VIDEO - Mount Etna (Sicily, Italy) Erupts

After maintaining a low simmer for 10 months, Italy’s Etna Volcano boiled over on February 19 and 20, 2013, with three outbursts in 36 hours. Each outburst, or paroxysm, featured “emission of lava flows, pyroclastic flows, lahars, and an ash cloud,” according to the Italian Istituto Nazionale di Geofisica e Vulcanologia (INGV).

The Advanced Land Imager (ALI) on the Earth Observing-1 (EO-1) satellite captured Etna on February 19 at 9:59 a.m. Central European Time, about 3 hours after the end of the first paroxysm. The false-color image combines shortwave infrared, near infrared, and green light in the red, green, and blue channels of an RGB picture. This combination differentiates the appearance of fresh lava, snow, clouds, and forest.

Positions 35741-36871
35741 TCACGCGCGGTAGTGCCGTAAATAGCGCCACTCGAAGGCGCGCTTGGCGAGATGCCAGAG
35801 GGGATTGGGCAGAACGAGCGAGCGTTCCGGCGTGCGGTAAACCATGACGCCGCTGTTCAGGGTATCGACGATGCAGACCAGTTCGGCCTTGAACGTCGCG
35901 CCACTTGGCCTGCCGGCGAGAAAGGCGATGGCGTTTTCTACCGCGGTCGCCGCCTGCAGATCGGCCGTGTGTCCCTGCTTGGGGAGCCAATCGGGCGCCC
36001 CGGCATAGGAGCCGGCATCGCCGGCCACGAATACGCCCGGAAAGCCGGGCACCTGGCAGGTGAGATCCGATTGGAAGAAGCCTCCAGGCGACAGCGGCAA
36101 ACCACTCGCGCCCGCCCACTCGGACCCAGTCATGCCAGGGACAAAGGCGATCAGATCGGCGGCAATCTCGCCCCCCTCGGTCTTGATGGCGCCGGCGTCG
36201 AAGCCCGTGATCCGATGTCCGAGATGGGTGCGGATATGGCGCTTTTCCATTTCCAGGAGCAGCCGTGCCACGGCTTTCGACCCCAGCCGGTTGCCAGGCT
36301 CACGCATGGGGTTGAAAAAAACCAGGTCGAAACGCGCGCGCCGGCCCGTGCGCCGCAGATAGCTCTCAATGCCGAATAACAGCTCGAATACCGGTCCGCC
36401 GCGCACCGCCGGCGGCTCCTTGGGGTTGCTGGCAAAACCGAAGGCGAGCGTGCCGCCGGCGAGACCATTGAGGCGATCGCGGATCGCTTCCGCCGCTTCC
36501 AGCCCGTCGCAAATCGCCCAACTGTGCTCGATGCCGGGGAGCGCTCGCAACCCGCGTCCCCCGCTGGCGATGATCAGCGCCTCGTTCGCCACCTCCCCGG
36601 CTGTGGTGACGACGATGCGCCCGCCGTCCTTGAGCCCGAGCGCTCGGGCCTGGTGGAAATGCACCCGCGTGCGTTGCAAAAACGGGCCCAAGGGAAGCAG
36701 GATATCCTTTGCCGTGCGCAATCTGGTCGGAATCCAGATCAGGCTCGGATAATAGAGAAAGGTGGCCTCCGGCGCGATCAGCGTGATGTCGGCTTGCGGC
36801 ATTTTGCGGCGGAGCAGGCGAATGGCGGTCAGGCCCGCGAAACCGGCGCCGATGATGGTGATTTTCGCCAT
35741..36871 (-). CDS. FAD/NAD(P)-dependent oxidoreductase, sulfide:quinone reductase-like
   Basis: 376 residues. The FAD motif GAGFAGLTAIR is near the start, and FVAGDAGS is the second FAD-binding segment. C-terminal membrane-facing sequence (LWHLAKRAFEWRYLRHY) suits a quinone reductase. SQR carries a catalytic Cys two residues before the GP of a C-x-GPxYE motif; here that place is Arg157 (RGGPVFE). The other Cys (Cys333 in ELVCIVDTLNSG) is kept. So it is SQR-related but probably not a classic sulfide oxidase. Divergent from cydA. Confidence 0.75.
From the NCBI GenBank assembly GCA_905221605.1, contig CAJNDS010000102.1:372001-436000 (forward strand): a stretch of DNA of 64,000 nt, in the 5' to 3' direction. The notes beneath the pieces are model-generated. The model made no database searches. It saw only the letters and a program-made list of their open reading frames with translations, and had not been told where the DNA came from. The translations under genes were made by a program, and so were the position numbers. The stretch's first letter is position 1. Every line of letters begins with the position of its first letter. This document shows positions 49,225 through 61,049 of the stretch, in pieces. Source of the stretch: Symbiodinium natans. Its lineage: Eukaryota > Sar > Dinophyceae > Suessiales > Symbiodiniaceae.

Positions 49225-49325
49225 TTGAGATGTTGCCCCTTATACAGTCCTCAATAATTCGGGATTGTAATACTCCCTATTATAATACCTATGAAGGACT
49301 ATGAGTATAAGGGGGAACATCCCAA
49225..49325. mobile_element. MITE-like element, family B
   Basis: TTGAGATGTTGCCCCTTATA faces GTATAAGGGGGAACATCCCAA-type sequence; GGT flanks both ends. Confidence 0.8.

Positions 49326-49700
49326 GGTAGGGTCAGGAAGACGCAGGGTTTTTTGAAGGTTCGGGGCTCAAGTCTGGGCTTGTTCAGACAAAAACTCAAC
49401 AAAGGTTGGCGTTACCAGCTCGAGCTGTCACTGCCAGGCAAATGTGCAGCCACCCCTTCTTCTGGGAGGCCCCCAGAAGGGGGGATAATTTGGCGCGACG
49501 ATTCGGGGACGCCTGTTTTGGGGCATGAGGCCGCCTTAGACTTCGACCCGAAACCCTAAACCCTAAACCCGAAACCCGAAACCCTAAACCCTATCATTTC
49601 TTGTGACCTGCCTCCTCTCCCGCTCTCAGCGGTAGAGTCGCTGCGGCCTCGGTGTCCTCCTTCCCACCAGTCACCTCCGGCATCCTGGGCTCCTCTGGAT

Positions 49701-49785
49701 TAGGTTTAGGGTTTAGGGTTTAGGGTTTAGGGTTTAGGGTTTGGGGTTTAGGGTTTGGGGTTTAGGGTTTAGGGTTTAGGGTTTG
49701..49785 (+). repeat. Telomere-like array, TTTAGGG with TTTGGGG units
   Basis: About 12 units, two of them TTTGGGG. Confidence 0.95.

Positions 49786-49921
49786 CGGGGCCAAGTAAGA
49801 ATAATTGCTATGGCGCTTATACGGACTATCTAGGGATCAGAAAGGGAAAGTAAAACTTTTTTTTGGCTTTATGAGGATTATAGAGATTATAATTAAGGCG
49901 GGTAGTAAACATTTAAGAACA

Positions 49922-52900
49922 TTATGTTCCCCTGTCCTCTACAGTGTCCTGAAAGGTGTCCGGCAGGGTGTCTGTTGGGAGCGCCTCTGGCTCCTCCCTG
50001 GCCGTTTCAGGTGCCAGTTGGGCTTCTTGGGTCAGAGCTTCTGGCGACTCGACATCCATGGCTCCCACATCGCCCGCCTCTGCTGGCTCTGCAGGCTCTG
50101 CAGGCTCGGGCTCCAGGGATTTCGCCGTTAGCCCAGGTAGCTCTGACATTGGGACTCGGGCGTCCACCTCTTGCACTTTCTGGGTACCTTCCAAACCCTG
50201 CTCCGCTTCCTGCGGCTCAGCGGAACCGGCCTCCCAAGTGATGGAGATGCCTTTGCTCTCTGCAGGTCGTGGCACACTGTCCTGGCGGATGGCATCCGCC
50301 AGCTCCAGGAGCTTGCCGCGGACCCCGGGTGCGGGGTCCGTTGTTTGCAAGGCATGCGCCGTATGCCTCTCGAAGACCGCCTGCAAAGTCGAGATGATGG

Fresh lava, erupted hours earlier, is bright red—the hot surface emits enough energy to saturate the instrument’s shortwave infrared detectors, but is dark in near infrared and green light. Snow is blue-green, because it absorbs shortwave infrared light, but reflects near infrared and green light. Clouds made of water droplets (not ice crystals) reflect all three wavelengths of light similarly, and are white. Forests and other vegetation reflect near infrared more strongly than shortwave infrared and green light, and appear green. Dark gray areas are lightly vegetated lava flows, 30 to 350 years old.

NASA Earth Observatory image by Jesse Allen and Robert Simmon, using EO-1 ALI data from the NASA EO-1 team. Caption by Robert Simmon. Instrument: EO-1 - ALI